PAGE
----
A police detective falls in a tangled web of love and obsession with his murder suspect in the latest romance thriller from Park Chan-wook.
MUBI is a niche streaming service that specializes in bringing world cinema to audiences everywhere, and at this year’s Cannes Film Festival, they were the big winners in acquiring the North American theatrical distribution rights to Chan-wook Park’s newest film, Decision to Leave. The results of this collaboration adds not only a standout entry in the streamer’s body of original films, but also one of the best mystery-thrillers of the year thanks to Park’s stellar talents as a storyteller, whether they be the unique editing techniques, creative shot compositions and the powerful nuanced performances he receives from his two lead actors.
Decision to Leave follows Hae-joon (Park Hae-il), a police detective so preoccupied with his work in Busan, that volunteering as stakeout for his station has not only driven him to insomnia, but also brought about a strain in his marriage to Ahn Jeong-ahn (Lee Jung-hyun). But after mountain climbing enthusiast Ki Do-soo (Yoo Seung-mok) is reported deceased at the foot of a cliff he had been exploring, Hae-joon takes it upon himself to close the case and find the perpetrator responsible for Ki’s death.
Hae-joon’s first suspect is Ki’s widow Song Seo-rae (Tang Wei), who insists on her innocence yet seemingly gives herself away as the culprit through a subtle laugh in response to one of Hae-joon’s questions in their initial interrogation. From there, Hae-joon spies on Song’s private life, which turns his obsession with his job into a fascination with her to the point where the two gradually begin to fall in love, with his interrogations of her even transitioning into high-end sushi dinners, to the disbelief of Hae-joon’s co-workers. But their passion for each other sends Hae-joon into a web of revelations about his murder suspect-turned-lover that neither he nor Song can afford to expose out in the open.
What makes Decision to Leave a sumptuous film watching experience is Park Chan-wook’s direction. Since reaching American audiences with Oldboy in 2003, he’s striven to marvel audiences with stylistic choices that make each of his films unique, and his latest neo-noir romance is no exception. Everything within the narrative feels uneasy in a way that evokes intrigue through a combination of unconventional mise-en-scene and meticulous editing, such as when Hae-joon uses eye drops and looks down the cliff at Ki’s dead body on the ground far below him before cutting to a closeup of Ki’s open, lifeless eyes in a haunting match cut, even following it up with a first-person POV shot from the corpse as ants crawl along its vision.
Park’s knack for kinetic visuals also serves to set viewers into the mind of its characters. For example, as Hae-joon watches Song work her day job assisting the elderly, the film cuts from the infatuated detective spying on his suspect through binoculars to inside Song’s senior patient’s house, sharply zooming out to reveal Hae-joon mentally transported inside the residence. Meanwhile, more uncertainties about Song are crafted through the shot compositions, like in the two-shots of Hae-joon’s interrogation room, where the mirror reflections of himself and Song are reflected behind them as if to convey both their double lives.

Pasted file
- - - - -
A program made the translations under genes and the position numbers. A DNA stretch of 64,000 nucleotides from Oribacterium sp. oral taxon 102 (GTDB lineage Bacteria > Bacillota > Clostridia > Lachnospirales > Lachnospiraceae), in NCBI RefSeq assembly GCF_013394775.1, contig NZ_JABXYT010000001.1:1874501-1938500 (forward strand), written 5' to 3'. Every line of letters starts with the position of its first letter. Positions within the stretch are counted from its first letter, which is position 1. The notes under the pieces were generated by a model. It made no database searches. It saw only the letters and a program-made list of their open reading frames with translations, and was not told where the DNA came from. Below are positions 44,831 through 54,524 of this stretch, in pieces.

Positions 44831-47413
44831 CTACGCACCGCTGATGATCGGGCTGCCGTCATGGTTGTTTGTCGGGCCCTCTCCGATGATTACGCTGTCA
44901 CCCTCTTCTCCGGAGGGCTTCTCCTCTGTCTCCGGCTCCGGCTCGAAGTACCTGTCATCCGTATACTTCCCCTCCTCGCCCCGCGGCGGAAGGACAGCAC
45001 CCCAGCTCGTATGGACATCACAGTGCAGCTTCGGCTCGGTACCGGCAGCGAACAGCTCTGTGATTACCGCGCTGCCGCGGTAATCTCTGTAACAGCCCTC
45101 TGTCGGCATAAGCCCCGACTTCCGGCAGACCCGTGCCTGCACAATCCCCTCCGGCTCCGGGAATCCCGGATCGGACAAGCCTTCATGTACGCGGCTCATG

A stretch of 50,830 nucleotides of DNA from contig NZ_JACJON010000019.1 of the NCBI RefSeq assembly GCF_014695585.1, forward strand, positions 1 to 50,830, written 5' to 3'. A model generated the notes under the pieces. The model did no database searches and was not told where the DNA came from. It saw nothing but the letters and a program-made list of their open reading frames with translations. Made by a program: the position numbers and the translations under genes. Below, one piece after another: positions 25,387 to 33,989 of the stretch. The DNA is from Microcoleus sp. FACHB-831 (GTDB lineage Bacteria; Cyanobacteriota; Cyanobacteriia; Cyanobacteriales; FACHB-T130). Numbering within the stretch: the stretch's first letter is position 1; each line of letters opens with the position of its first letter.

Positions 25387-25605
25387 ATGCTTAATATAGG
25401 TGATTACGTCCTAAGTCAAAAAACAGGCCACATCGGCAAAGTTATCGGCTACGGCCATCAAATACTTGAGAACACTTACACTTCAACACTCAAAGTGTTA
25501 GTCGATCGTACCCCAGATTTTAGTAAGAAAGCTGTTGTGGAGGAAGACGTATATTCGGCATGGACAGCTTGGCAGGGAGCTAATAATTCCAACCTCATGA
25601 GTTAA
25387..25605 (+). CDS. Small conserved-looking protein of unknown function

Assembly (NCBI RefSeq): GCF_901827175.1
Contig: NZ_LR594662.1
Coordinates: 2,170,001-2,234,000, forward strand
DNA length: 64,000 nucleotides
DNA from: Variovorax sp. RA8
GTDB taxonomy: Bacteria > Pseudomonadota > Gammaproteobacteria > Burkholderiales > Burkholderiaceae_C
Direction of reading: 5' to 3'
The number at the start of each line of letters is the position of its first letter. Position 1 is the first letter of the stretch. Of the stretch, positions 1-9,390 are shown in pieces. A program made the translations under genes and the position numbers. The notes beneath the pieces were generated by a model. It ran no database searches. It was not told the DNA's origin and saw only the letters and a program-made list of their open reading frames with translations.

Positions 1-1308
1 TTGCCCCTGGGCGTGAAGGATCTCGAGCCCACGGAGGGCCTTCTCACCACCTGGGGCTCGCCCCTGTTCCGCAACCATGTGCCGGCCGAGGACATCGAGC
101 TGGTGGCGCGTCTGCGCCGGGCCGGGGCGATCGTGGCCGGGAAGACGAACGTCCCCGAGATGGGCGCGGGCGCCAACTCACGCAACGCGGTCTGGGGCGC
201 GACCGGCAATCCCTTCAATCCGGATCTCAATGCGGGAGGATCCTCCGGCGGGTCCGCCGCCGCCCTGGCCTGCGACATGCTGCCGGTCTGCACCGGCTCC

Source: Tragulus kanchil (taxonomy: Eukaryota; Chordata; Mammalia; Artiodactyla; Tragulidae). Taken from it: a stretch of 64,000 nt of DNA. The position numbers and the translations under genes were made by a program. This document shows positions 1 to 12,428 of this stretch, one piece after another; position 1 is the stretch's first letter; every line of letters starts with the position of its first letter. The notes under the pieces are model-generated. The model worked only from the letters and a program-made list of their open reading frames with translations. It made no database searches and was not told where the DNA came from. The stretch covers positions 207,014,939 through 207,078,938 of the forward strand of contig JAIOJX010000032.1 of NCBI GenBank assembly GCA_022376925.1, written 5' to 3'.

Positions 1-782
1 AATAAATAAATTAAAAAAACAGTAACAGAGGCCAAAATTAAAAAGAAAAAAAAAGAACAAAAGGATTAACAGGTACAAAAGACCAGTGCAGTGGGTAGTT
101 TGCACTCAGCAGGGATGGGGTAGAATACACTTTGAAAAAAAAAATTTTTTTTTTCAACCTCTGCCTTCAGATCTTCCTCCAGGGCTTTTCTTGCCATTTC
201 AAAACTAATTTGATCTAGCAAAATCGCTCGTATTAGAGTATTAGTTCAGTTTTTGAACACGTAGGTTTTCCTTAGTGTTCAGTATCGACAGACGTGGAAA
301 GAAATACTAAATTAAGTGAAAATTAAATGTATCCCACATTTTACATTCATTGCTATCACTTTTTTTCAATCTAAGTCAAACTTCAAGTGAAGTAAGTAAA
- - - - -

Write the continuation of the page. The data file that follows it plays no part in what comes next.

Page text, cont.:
The film also does a stellar job of creating eroticism between its main characters, whether it’s through the soaring orchestral score when Hae-joon and Song traverse an ancient Buddhist temple where Hae-joon learns about Song’s culture, or when the script uses the language barrier to add suspicion such as when Song has difficulty saying the word ‘solitary’ in Korean, to the point where she can only laugh at her struggles.
There’s also an unbelievable power in the screenplay’s imagery that comes through in a beautiful scene where Song helps Hae-joon overcome his insomnia through guided meditation, where she asks him to match his breathing with hers before hypnotizing him into thinking he’s a creature of the sea. The performances from Tang Wei and Hae-il also fill Decision to Leave with amorousness via naturalist nuances that make the love between their characters endearing, from the way Hae-il playfully dodges Song when she tries to put her chapstick on his lips, to how an upward turn of Wei’s head along with the smallest smile underneath stylized lights communicates Song’s gentle enticing of Hae-joon into confiding a secret to her in Chinese.
As engaging as Decision to Leave is, the narrative loses some steam when it jumps forward in time by three months at the halfway point. Then, the pacing of Park’s latest slows to something more dramatic, with the bewildering visual touches from the first half only coming in moments few and far between each other. It’s also worth noting that any twists in the second half are more grounded in neo-noir conventions than they are in other Asian dramas that take turns for the weird, so audiences expecting a genre-bending twist akin to Parasite will be let down.
But Park has something monumental in mind for the messages of his latest narrative, and the climax to Decision to Leave is as sad as it is grand in making thoughtful statements about the human condition, from man’s inner pride is in constant conflict with one’s capacity for love, to mankind’s desire for power in a world where the marginalized have none. Audiences will feel invited by the film’s editing to make their own investigations about Hae-joon and Song based on quick edits to closeups of their facial expressions, be engrossed by the beautiful romance of their affair, and ponder about the ending long after its conclusion. It plays with expectations in a more quiet and realistic way than other foreign dramas, and that’s why everyone should make the decision to see Decision to Leave.